# What is the equation for a line in 3D space?

The line goes from (5, 5, 5) to (-8, -6, -3).

### 5 Answers

- รզlεսռց ☆Lv 61 decade agoBest Answer
I'll label your points A(5, 5, 5) and B(-8, -6, -3). Now, we need a direction vector, which will be AB (you can use BA if you want but I'll use AB):

AB = [-8-5 , -6-5 , -3-5]

AB = [-13, -11, -8]

Now that we have this, we'll use point A to find the equation of the line. I'm going to be finding the equation in parametric form (you can convert it to cartesian or vector later on if you wish):

The equation is given be:

x = x1 + at

y = y1 + bt

z = z1 + ct

Where the line goes through (x1, y1, z1) and has direction vector [a, b, c]

So, using your point (5, 5, 5) and direction vector [-13, -11, -8]:

x = 5 - 13t

y = 5 - 11t

z = 5 - 8t

Where t is the parameter and can take any real values.

- 4 years ago
This Site Might Help You.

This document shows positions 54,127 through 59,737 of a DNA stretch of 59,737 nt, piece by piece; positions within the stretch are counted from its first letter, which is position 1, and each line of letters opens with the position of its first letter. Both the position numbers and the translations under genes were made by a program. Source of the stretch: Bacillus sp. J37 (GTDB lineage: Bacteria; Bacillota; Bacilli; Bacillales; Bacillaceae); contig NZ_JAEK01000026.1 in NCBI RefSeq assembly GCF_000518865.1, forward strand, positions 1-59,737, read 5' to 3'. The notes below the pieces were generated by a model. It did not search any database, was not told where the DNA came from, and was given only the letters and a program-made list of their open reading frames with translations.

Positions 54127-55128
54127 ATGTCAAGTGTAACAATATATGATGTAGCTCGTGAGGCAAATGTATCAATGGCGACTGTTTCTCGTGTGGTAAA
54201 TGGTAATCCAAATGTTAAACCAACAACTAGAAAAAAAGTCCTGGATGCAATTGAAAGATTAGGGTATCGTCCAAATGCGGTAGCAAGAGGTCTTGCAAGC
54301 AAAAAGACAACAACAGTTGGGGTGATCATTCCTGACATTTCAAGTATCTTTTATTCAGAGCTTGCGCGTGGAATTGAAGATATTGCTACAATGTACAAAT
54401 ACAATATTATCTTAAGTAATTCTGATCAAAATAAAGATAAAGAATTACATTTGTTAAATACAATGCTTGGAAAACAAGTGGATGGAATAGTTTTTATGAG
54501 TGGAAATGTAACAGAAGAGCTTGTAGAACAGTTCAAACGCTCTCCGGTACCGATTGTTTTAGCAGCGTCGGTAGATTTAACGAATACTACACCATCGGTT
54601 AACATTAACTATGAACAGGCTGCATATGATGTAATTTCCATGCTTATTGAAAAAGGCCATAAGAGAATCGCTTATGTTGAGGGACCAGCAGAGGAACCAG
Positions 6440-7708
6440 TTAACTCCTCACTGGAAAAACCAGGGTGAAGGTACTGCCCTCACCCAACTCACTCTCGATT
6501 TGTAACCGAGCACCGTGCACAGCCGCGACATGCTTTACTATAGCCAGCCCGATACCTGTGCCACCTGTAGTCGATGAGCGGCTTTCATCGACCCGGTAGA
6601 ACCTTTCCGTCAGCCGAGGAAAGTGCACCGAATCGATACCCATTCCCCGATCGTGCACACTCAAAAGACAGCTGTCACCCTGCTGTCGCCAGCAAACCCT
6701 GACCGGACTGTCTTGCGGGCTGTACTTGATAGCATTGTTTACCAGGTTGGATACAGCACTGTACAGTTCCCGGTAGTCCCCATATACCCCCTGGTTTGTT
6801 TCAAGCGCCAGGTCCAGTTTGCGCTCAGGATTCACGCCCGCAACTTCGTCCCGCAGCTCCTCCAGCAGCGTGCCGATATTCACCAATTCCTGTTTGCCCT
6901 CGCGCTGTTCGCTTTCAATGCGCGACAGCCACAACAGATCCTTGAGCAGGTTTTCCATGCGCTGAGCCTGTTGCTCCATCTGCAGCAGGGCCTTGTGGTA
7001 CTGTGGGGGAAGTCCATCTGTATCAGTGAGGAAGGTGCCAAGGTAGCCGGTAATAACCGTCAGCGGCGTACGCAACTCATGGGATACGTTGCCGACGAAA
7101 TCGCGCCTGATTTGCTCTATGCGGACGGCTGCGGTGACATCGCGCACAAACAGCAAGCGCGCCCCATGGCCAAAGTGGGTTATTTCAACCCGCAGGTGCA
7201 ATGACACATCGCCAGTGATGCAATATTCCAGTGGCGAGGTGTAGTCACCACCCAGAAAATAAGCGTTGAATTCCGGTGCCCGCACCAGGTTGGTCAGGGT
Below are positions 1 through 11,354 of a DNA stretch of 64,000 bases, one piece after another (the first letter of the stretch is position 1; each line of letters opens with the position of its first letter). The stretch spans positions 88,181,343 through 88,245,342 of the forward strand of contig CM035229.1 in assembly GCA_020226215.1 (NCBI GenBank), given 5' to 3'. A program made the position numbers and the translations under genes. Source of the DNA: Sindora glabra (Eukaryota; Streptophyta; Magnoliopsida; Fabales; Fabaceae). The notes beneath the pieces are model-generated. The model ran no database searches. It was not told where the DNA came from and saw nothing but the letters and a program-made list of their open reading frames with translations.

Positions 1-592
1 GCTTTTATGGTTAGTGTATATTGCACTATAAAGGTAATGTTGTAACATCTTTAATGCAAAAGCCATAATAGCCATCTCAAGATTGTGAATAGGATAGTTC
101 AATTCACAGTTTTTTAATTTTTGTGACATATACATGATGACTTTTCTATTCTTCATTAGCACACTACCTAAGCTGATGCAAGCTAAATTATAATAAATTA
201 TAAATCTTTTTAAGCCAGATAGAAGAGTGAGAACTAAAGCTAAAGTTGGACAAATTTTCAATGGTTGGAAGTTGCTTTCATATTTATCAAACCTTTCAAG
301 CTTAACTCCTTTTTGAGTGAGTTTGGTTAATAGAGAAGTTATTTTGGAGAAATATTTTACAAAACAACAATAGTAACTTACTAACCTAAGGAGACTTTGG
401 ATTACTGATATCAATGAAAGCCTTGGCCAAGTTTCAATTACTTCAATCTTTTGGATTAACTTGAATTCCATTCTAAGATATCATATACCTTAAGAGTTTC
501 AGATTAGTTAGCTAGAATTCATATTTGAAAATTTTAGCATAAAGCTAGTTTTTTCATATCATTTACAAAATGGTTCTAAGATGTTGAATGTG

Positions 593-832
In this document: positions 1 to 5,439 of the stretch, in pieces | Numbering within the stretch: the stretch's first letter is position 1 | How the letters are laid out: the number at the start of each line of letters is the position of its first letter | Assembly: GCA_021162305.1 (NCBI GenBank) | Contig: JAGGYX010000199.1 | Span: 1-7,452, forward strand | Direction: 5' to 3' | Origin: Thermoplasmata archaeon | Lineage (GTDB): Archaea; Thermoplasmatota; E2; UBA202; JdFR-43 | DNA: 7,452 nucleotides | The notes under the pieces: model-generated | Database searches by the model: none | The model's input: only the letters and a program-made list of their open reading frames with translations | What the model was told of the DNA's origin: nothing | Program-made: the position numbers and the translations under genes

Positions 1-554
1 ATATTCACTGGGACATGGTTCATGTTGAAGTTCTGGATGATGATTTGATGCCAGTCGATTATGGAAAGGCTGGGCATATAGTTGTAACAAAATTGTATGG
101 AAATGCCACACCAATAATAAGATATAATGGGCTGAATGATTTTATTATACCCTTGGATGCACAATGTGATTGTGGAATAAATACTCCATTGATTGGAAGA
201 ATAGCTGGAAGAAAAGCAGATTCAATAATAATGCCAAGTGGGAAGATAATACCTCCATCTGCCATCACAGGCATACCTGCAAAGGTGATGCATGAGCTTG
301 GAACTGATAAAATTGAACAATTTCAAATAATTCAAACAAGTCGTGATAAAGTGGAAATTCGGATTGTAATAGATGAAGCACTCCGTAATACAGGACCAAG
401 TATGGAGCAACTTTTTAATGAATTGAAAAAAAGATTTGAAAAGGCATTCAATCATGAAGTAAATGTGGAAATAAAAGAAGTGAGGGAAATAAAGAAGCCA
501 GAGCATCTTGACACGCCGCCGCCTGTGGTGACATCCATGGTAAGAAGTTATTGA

RE:

What is the equation for a line in 3D space?

The line goes from (5, 5, 5) to (-8, -6, -3).

Source(s): equation line 3d space: https://tinyurl.im/cH4w9 - fdovertonLv 41 decade ago
To describe a line in space we use vectors and parametric equations:

x=initial(x)+at

y=inital(y)+bt

z=initial(z)+ct

where <a,b,c> represents the vector parallel to the line through the point (x,y,z)

in your case let's say P=(5,5,5) and Q=(-8,-6,-3)

Then vector PQ= (-8-5,-6-5,-3-5) = <-13,-11,-8>

Using vector and point P we have the equations:

x=5-13t

y=5-11t

z=5-8t

For t=0 we get the point P; and t=1 gives point Q

Source(s): Shenk Calculus and Analytic Geometry - How do you think about the answers? You can sign in to vote the answer.
- Anonymous6 years ago
All the answers bellow are incorrect. For the parametric equation of a line, you need a direction vector, which is the normal to the plane in which the line is located. Those answers are wrong!

You're thinking of the equation of a plane. For a line the vector parallel to the line and a point on the line is needed for the parametric equations.